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                                   THE CANCER COMBAT

The Cancer Journey

If, unfortunately, you or you loved ones are in the throes of combating cancer, simply “surviving” the disease is not adequate to prevent a relapse; you must learn how to thrive on the cancer journey. Take cancer as a blessing in disguise, as an opportunity for achieving a deep awareness of the mind to take you from surviving to thriving with cancer on that journey.

Life is tough, and living is never easy, especially living with cancer. To be diagnosed with cancer is a potentially tragic trauma in life. But on that cancer journey you can transform your trauma into a triumph of self-discovery and personal recovery from cancer; you can even reach for higher levels of wellbeing in all areas of your life through the mind by asking thought-provoking questions. In the Bible, Jesus said: “Ask, and it shall be given you; seek, and ye shall find . . .” (Matthew 7:7)

In real life, you must ask yourself many questions at all times, especially when you have got cancer. Asking questions is introspection, which is a process of self-reflection, without which there is no self-awareness and hence no personal growth and no recovery from the disease. The kind of questions you ask determines the kind of life you are going to lead, and the direction of the cancer journey you are going to embark on. Your questions trigger a set of mental answers, which lead to actions or inactions, based on the choices you are going to make from the answers you have obtained. On your cancer journey, always ask thought-provoking questions, although you may not always get all the answers.

Asking questions is all about the mind. A thinking mind helps to debunk the favorite statement of the medical community: “Your cancer is terminal.” There is no such thing as hopeless. Only God knows how long a person is going to live. Make the most important decision in your life: the profound decision to live. This is not indulging in false hope. There is no such thing as false hope -- hope itself is medicine of the mind.

The cancer journey is made up of decisions: decisions to take certain treatment options, and decisions to make certain lifestyle changes. A decision ignites an action; without a decision, nothing happens in life. If you do not like what and where you are right now, then now is the time to change. Make that first and most important decision to live -- today! Your decision will lead to not only greater quality but also greater quantity of the days ahead of you.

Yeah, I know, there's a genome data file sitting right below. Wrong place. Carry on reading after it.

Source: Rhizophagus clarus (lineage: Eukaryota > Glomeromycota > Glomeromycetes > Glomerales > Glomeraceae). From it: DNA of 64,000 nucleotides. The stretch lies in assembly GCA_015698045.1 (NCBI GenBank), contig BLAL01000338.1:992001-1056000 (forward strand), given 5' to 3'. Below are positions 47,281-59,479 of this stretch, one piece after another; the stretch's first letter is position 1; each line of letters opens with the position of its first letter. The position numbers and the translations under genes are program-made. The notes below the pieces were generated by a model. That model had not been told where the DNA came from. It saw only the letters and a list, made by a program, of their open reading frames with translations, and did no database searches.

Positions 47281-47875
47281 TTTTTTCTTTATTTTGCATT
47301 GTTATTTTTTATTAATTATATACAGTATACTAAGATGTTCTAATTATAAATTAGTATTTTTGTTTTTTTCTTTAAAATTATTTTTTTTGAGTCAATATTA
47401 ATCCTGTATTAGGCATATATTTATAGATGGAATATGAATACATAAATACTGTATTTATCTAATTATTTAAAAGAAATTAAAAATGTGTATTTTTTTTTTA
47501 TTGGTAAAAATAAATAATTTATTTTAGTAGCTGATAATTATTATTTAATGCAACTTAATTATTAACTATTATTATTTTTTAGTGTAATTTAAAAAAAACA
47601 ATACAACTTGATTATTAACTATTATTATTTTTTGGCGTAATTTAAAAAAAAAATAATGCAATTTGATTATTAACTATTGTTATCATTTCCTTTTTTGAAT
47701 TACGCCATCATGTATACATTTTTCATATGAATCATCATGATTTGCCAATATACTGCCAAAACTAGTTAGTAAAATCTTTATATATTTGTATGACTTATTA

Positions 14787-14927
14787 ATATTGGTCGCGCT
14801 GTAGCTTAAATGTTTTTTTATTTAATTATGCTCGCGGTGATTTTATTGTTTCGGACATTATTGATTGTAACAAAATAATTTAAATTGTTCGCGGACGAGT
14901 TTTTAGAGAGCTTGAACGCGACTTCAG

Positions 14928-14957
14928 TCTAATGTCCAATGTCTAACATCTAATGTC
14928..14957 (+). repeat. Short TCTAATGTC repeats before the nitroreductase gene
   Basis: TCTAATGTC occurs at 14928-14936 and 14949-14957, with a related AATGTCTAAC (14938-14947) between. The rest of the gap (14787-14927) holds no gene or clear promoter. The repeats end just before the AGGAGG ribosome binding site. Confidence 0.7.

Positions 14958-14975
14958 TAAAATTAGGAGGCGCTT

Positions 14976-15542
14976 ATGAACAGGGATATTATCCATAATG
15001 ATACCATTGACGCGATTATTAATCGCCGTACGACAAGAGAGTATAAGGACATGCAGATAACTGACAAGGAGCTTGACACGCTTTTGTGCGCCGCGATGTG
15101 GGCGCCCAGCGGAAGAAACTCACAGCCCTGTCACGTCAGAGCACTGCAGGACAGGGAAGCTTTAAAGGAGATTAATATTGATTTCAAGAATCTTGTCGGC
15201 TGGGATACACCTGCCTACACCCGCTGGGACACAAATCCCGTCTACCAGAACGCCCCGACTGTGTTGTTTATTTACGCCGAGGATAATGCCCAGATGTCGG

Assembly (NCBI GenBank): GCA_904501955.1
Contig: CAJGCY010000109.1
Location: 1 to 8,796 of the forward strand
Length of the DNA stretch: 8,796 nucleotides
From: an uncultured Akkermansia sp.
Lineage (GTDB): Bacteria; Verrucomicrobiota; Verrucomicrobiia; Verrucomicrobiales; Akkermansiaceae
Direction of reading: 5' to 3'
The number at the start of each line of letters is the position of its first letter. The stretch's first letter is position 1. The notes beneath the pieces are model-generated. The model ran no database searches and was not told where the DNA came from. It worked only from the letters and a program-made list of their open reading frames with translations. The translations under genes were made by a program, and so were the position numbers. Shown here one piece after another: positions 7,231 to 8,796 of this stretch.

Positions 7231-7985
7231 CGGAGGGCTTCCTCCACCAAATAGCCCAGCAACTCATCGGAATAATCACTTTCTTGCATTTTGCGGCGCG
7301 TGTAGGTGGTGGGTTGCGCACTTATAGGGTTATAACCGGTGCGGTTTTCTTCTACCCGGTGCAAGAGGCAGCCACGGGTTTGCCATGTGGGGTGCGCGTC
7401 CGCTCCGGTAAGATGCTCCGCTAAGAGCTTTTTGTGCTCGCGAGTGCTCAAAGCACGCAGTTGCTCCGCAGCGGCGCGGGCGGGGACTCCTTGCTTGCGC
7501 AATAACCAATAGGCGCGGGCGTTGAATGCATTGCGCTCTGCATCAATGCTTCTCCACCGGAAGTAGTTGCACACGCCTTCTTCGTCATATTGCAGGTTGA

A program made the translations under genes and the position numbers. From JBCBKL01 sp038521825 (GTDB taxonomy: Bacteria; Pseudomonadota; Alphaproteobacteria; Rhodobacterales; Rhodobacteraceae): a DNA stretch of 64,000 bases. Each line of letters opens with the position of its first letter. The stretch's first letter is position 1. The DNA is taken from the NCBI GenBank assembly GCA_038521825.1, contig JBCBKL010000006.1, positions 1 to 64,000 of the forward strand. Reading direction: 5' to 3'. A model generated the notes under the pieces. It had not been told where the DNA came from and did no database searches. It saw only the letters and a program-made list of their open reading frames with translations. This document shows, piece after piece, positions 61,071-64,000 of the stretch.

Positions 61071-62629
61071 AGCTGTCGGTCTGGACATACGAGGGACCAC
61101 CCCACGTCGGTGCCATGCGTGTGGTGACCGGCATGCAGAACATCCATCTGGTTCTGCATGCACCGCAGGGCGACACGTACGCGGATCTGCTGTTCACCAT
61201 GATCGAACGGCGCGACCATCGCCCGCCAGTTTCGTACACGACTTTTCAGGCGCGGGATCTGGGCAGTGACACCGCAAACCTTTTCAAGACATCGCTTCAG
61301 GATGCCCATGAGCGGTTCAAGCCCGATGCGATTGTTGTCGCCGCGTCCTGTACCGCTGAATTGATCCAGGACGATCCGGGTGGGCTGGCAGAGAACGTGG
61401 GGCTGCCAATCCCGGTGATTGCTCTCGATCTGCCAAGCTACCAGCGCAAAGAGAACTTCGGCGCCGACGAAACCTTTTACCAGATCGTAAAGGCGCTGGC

The Devastating Mental Shock

If, unfortunately, you or you loved ones are diagnosed with cancer, the traumatic experience often comes with a devastating mental shock. The initial feelings are usually disbelief (Are you kidding me?), followed by anger or injustice (Why me?), and then self-pity or self-blame (It's all my fault!). The traumatic mental experience is unspeakable and indescribable.

If being diagnosed with cancer is a big deal, then why is it such a big deal? For decades, the medical community and the pharmaceutical industry have knowingly or unknowingly instilled fear in the minds of the general public. Cancer spells “death,” and cancer is “incurable.” To be diagnosed with cancer is a big deal because it is all in the mind -- your mind.

Cancer and Heart Disease

Cancer is only the second greatest killer of human diseases in the world, after heart disease. If a person is diagnosed with a heart disease, the news may not come as shocking and traumatic as that of being diagnosed with cancer. One reason is that the individual may well be aware of the presence of the heart problem, as indicated by the body weight or some other tale-telling symptoms of heart disease. Perhaps the more obvious reason why being diagnosed with heart disease is less frightening is in the mental self-delusion that “it may not happen to me right away.” In reality, heart disease is more fatal than cancer, and can strike suddenly without any warning in the form of strokes and heart attacks. However, in the mind's eye, having diagnosed with cancer is tantamount to having a death sentence pronounced on one, and the date of execution is only a matter of time.

The Reality Check

Like all other life experiences, having cancer is just a fact of life --which, at best, is a bed of roses with many prickly thorns. Everybody has some health problems sooner or later: some have more serious ones than others; some get them sooner than others. Mortality is built into our genes to ensure human frailty and eventual demise.

After the initial denial, the reality of cancer begins to sink in. On the one hand, a patient may fall into an abyss of despair; on the other hand, the patient may brace himself or herself to confront and combat the enemy. It all depends on the mind of the individual. Yes, getting the disease of cancer is a big deal! But you have to deal with it one way or another.

Accepting the reality of your health condition will, surprisingly, free you from negative thoughts. In the Bible, when Jesus said: “The truth will make you free.” (John 8:32), He meant not only freeing from sins, but also freedom from negative thoughts of despair and hopelessness that may only further damage health. The only reality check is to muster your courage and willpower to change some life habits, including your diet, exercise routine, and relaxation techniques -- more specifically, changing your beliefs, attitudes, and thought patterns. In other words, help your mind help your cancer.

The Right Mindset